Event gives students chance to ‘rock the vote’

By Gus Bode

Four bands perform in free forum area

Event hopes to give students opportunity to hear music, register to vote

Organizer hopes to register approximately 1,000 voters


As a band member, Alvy Caby is used to the anticipation that precedes a performance. Because of this, he is also accustomed to the chaos that often takes place before it.

Caby experienced both emotions Monday while working with other groups, including the Undergraduate Student Government, to organize the Voting Rocks event, an opportunity for students to hear local bands while registering to vote.

“I don’t have a lot of resources to come up with something like this,” said Caby, a 1998 SIUC alumnus and member of the band Market Square Time Bomb. “But I wanted to see a benefit where people get into something like this and get involved in making a difference.”

From there, Caby, who said he was predominantly concerned with the present state of the economy, contacted Carbondale Mayor Brad Cole. Cole was able to share with him the appropriate means, including the location, to form such an event. After finding out more about use of the Free Forum Area, across from Parkinson’s Laboratory, as well as obtaining use of sound equipment, he began contacting bands about performing at the event.

According to Caby, all four of the bands were similar hard rock types, who agreed to play free of charge for the good cause.

Voting Rocks was a first year occurrence at SIUC. It took place in the area a small distance from the bridge known as the Free Forum Area. Although it was scheduled to begin at approximately 10 a.m., some delay on the delivery of the stage and other necessary props caused the concert and voter registration to begin a little behind the time Caby planned.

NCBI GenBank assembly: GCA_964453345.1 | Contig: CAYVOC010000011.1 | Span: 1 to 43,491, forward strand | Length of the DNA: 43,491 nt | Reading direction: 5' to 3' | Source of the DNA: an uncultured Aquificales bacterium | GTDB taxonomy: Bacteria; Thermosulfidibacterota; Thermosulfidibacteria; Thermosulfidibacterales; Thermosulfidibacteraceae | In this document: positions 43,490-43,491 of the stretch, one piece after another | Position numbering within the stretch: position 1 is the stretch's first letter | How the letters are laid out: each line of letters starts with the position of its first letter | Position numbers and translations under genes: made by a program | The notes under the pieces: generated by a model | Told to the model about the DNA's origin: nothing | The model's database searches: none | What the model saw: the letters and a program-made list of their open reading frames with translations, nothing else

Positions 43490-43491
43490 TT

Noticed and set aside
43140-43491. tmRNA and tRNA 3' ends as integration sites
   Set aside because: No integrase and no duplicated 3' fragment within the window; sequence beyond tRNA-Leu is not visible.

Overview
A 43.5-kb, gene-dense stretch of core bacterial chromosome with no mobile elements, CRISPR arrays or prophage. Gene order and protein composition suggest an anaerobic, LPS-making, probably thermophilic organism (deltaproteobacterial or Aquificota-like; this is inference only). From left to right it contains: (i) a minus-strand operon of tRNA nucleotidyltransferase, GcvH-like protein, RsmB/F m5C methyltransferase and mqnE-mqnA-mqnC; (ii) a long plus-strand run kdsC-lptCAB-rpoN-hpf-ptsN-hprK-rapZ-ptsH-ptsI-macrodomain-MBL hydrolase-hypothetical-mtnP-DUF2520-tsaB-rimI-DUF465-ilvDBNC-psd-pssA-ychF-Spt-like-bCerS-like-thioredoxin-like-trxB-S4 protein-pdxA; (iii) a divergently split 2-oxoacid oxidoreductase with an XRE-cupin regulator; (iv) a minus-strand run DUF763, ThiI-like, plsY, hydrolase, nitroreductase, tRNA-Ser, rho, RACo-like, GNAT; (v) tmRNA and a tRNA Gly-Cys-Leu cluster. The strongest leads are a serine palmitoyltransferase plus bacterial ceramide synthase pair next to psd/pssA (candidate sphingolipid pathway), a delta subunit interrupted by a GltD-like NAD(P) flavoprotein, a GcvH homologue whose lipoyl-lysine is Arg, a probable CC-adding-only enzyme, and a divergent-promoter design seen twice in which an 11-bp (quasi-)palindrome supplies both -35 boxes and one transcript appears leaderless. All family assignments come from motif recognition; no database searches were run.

“We didn’t get the stage on time, the forms were a little late, some of my band members are late and it looks like they may not be coming at all,” Caby said as he waited for the crowd to arrive shortly after noon. “You’ve got to take the good with the bad.”


Despite running behind schedule, organizers, bands and individuals attempting to attract voters had seen about 100 potential registers by 12:15 p.m. Stacey Roman was one student who, although not involved with a particular band or organization, had taken the time to assist in registering students.

“I said if I’m going to stand here I might as well help register,” said Roman, a junior in English education from Granite City.

Roman said the number of students who agreed to register did not only excite her, but also those who informed her that they were already registered brought a smile to her face. While ecstatic about this, Roman realized that not all of the passers-by were telling the truth. Still, she said she believed that at least half were truthful about their registration status.

Howard Harper was one passer-by who did not attempt to lie about his registration status and took the time to listen to the performances at the Voting Rocks event, as well as to register to vote.

“I just wanted to hear some music and you get to get registered to vote and that’s important too,” said Harper, a junior in fashion merchandising from Evansville, Ind. “A lot of people may think that’s not important if they don’t see the cause or effect to it.”

One of the bands Harper enjoyed that afternoon was This Social Deathbed, close friends of Caby’s who rose to the occasion of performing at the free and charitable event. Members such as Christopher Stockdale agreed that apathy might be one reason for low poll attendance among college age voters.

“Some people think it won’t matter, especially after the last election they start to feel like their vote didn’t count,” said Stockdale, a senior in English from Carbondale.

Caby emphasized how much each vote does count, particularly in a town such as Carbondale, where the mayor was elected by a margin of around 200 votes. He also brought up the controversial issue in Florida during the 2000 election as a situation to encourage students to get involved.

Roman believes college-age voters have a pivotal role in coming elections.

“Our voice is under heard,” Roman said. “And the voice that is represented in America today is the voice that will be represented in the America of our future.”